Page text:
“Things will probably get worse before they get better.” Such is the common refrain of parents to worried children or doctors to concerned patients. It is also the likely near-term prognosis for inflation.
The US Federal Reserve announced in November it will taper its asset purchases. Yet, tapering is not tightening – it is just being less accommodative. This might sound like semantics, but it is important because it implies that the Fed still believes support is needed for the economy to reach both its average inflation and full employment goals. Should we worry that the Fed may be making a policy mistake and its view that higher inflation is transitory is wrong?
Inflation: the power of three
For inflation to be more permanent requires three key factors. First, closing the output gap, which, although difficult to predict, appears to show that we are entering an inflationary period.
Second, we need to see higher wages. Wage pressures are evident, but if, as we suspect, commodity prices subside, wage bargaining rounds could potentially be dampened and help lower inflation rates next year. Where we have some concerns is the cost of housing, with inflation here expected to remain elevated into 2022. The composition of growth and inflation will also be an interesting dynamic in 2022 as spending is expected to move towards services and away from goods.
Third, private-sector credit creation needs to pick up, but demand does not seem elevated. In the United States, consumer credit grew at an annual rate of 5.6% in the third quarter of 2021; this compares with annual growth of 4.6% in 2019, so hardly a blistering uptick. In China, credit growth is weak as authorities crack down on debt growth, while in Europe, credit growth is consistent with recent years.
Taken together, we think inflation will subside later in 2022, not least because inflation can sow the seeds of its own demise if it acts as a tax on consumers, curtailing demand.
Imaginary numbers and rate expectations
Set the bar low and it is easy to beat it. Earnings and economic growth are both set to slow in 2022, if only from harder year-on-year comparisons. Lockdown-induced supply chain imbalances – container ships in the wrong ports, lack of microchips, short-staffed logistics and hospitality businesses – are still present, but over 2022 we expect the pieces of the jigsaw to slowly reassemble. For now, the inflation risks look tilted to the upside, but should inventory building by companies not reach customers swiftly enough, it may lead to product overhangs.
Buoyant retail sales could start to come under pressure as personal income levels revert to trend. Personal savings levels are also moving back to trend levels. A key test for corporate credits in 2022 will be identifying those cash flows that were temporarily buoyed by these effects.
Another important aspect is China. Chinese authorities are dedicated to reshaping the economy by taming debt levels, increasing competition and smoothing wealth imbalances. The corollary is that economic growth in China may slow. GDP growth in China of 4.9% year-on-year in the third quarter of 2021 is consistent with the same rate a year earlier. For a world that has been used to China growing at an average 8.4% annualized in the years 2010-14 and 6.6% annualized in the years 2015-19, this marks a significant slowdown, with wider implications for global growth.
So, the market may be exaggerating tightening fears. Remember, the last time the Fed tapered, it concluded in October 2014, but the first interest rate hike did not occur until December 2015 and rates then stayed on hold for a year. If inflation shows signs of subsiding by summer, we could be in for a similarly moderate tightening episode – for 2022 at least.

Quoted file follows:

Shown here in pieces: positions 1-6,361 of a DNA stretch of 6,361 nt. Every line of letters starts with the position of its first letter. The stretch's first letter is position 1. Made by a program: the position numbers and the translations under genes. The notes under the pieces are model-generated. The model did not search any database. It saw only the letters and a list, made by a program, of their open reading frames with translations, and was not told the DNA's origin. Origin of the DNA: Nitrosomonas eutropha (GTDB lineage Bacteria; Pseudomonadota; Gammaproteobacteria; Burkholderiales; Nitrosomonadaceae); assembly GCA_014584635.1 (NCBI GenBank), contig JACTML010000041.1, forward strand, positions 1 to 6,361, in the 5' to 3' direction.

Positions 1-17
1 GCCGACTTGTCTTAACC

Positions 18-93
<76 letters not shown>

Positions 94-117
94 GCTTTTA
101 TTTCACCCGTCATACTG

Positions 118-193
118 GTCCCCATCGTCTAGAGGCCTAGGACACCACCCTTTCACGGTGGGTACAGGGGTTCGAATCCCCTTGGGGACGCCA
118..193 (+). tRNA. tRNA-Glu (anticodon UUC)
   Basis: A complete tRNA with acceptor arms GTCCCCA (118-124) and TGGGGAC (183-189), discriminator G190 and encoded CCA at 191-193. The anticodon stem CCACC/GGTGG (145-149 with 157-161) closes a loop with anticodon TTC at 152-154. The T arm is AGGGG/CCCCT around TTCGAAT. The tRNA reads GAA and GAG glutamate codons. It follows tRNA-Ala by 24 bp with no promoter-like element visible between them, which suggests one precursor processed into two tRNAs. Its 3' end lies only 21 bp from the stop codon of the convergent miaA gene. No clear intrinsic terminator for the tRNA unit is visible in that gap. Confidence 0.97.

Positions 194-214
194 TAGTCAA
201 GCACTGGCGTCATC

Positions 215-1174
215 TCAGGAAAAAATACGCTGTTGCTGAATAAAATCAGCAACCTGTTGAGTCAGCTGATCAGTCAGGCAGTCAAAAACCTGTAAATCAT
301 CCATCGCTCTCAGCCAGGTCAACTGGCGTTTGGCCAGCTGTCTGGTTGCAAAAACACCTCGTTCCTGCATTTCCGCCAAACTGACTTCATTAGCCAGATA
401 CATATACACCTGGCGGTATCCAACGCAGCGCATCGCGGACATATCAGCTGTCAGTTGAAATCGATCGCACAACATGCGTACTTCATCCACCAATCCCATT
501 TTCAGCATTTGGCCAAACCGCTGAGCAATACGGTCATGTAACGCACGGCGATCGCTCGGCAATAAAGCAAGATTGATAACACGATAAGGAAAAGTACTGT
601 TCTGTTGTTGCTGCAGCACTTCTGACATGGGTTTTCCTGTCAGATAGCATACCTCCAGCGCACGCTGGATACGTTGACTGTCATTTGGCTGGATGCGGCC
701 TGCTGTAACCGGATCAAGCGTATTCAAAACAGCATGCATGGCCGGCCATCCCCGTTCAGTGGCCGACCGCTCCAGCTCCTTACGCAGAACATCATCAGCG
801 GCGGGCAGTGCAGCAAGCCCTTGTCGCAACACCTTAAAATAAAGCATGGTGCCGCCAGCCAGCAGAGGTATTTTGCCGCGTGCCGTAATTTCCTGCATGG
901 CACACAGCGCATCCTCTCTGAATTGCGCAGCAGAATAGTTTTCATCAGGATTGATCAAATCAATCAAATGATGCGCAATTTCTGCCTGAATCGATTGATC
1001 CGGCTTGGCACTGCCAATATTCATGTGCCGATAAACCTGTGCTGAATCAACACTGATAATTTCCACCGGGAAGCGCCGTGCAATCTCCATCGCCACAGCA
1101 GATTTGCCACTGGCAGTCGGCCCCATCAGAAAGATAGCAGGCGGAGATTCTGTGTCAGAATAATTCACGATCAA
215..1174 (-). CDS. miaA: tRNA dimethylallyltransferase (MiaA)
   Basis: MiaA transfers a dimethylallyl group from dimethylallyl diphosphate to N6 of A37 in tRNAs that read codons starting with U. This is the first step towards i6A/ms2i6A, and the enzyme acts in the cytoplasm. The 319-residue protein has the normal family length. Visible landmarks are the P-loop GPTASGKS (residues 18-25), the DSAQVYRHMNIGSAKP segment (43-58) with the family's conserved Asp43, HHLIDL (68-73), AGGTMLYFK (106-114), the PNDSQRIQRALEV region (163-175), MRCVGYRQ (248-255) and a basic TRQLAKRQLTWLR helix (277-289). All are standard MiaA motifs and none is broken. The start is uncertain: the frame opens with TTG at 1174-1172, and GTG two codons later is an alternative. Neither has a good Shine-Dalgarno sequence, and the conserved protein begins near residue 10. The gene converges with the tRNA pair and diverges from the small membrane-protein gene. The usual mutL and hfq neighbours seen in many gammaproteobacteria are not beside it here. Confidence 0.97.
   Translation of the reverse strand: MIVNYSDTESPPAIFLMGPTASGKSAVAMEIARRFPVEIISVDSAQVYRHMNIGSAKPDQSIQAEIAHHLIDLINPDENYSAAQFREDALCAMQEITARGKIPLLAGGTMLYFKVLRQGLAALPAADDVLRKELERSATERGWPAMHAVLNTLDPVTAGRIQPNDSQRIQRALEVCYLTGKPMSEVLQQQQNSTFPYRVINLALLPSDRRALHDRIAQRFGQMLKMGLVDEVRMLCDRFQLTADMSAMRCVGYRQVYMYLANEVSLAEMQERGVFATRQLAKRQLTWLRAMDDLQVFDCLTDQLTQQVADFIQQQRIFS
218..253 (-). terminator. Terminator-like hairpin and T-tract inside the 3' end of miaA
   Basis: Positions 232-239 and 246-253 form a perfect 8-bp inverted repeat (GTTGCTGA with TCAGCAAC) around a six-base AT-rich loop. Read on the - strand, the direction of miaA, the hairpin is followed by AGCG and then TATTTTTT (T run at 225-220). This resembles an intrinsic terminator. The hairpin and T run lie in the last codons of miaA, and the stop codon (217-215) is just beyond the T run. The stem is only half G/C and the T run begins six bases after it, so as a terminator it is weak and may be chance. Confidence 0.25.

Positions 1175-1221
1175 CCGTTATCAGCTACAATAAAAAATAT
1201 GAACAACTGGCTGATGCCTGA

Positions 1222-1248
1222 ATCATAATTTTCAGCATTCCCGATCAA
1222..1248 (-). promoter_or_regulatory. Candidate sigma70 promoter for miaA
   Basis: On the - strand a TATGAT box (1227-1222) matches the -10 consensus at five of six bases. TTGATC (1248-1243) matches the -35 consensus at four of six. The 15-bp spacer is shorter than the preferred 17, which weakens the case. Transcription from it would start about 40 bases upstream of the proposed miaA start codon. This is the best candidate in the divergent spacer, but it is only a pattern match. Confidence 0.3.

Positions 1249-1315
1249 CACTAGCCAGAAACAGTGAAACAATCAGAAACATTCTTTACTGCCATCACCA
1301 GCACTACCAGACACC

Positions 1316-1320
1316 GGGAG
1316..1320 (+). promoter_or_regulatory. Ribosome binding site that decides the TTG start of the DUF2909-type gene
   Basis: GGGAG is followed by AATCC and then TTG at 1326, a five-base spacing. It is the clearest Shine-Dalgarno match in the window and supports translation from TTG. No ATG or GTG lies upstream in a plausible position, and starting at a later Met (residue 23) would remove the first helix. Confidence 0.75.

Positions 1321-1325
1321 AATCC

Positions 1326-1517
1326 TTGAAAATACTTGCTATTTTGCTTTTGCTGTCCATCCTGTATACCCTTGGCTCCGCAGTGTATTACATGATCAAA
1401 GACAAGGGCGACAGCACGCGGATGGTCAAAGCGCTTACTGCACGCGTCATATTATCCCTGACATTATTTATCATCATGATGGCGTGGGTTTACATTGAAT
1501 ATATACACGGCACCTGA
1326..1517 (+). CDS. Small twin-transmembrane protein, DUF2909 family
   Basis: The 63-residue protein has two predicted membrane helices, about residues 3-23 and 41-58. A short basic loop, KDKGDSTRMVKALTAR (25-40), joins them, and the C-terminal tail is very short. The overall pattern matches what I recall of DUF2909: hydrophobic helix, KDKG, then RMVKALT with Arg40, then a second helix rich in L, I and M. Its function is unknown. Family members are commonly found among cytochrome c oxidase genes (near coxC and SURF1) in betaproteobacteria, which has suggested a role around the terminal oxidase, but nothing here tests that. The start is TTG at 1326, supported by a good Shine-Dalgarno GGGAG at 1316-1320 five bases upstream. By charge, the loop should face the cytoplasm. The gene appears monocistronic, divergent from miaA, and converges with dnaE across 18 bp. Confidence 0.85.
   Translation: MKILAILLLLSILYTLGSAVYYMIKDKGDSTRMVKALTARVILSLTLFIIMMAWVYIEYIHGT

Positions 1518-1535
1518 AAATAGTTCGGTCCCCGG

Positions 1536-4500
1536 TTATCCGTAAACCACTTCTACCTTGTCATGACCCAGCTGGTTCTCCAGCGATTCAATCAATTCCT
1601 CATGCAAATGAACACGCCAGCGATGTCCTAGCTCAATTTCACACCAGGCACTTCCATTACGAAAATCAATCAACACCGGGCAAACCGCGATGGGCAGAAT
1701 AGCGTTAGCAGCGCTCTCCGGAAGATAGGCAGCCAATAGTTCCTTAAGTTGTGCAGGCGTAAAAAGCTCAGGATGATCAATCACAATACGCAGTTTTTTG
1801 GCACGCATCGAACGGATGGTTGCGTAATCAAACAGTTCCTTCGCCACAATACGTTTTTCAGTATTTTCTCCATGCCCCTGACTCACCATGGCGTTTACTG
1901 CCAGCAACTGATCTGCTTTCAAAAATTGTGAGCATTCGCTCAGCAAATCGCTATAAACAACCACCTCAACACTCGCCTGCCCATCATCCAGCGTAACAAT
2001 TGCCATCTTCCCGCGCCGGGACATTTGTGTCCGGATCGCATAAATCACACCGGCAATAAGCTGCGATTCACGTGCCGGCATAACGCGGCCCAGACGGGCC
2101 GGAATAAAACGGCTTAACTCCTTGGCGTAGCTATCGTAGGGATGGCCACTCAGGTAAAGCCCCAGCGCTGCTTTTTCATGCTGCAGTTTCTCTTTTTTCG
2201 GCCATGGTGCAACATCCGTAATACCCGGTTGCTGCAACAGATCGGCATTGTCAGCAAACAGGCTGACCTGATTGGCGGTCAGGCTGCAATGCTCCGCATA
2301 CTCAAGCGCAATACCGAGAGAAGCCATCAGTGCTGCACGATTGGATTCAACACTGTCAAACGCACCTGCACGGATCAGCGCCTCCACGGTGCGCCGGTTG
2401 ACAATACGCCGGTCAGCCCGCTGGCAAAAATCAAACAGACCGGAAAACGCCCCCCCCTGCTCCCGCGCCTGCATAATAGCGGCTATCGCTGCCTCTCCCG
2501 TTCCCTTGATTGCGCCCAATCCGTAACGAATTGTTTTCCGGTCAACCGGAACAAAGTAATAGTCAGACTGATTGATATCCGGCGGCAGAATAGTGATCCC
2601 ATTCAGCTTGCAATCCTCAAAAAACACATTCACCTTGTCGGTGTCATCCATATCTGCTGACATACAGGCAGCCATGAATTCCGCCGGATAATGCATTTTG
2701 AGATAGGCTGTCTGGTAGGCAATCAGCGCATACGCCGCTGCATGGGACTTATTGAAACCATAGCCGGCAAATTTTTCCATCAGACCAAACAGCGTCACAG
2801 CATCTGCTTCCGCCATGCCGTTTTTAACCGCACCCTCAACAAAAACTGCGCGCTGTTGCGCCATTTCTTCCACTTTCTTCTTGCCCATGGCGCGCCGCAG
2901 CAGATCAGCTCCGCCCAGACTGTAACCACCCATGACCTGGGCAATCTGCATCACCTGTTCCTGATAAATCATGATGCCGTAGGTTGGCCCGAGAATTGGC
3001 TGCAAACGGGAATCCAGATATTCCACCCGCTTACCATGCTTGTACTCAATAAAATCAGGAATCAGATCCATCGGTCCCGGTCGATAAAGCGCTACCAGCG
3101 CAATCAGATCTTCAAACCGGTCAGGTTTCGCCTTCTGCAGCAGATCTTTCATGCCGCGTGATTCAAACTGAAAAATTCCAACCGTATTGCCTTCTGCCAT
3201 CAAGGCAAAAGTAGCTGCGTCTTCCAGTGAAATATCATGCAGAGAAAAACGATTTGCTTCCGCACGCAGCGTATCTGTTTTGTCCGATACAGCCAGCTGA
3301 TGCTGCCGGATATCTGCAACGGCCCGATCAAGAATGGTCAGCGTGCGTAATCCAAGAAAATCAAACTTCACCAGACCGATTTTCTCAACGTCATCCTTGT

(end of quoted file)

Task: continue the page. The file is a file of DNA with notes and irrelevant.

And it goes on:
Tug of War: demand for income meets policy inflection
We believe the disinflationary and deflationary forces of technology and digitalization remain intact while repaired trade links will reignite global competition and efficiencies. If anything, Covid disruption may have helped elongate the mid-cycle phase of the economic and credit cycles.
For credit investors, this mid-cycle environment is likely to extend some of the characteristics of 2021 into 2022. We expect companies to continue to repair balance sheets and for the high-yield default rate to remain subdued. Exceptions may lie in China where stresses in property could be ongoing as the sector adjusts to more prescriptive debt permissions.
Inflation: the early spike should fade
Where inflation levels out at is important as it can impact the desire to hold bonds not just at a return level but at a diversification level. When inflation is lower (below 3%), there is typically a positive correlation between US government bond yields and US equities. As bond prices typically move in the opposite direction to bond yields, diversification benefits are more prevalent in a low-inflation environment where bond yields fall and prices rise at the same time that equities fall.
There is therefore more than just the credibility of the Fed at stake if inflation proves not to be transitory. Higher borrowing costs and weaker diversification are just two of the unwelcome outcomes if inflation becomes unanchored. Yet it is hard to see short-term supply problems overpowering long-term structural trends. 2022 will start out looking inflationary but we anticipate the more familiar disinflationary world to reassert itself as the year draws to a close.
What is certain is the appetite for greater yield and income is insatiable. Inflation is the risk that can upend the positive backdrop, primarily because it is the factor with the power to frighten both markets and policymakers. If central bankers can avoid panic and ride out impending price pressures, markets should exhibit higher volatility but emerge relatively unscathed, supported by the recovery in cash flow and earnings.
Jim Cielinski is global head of fixed income at Janus Henderson Investors.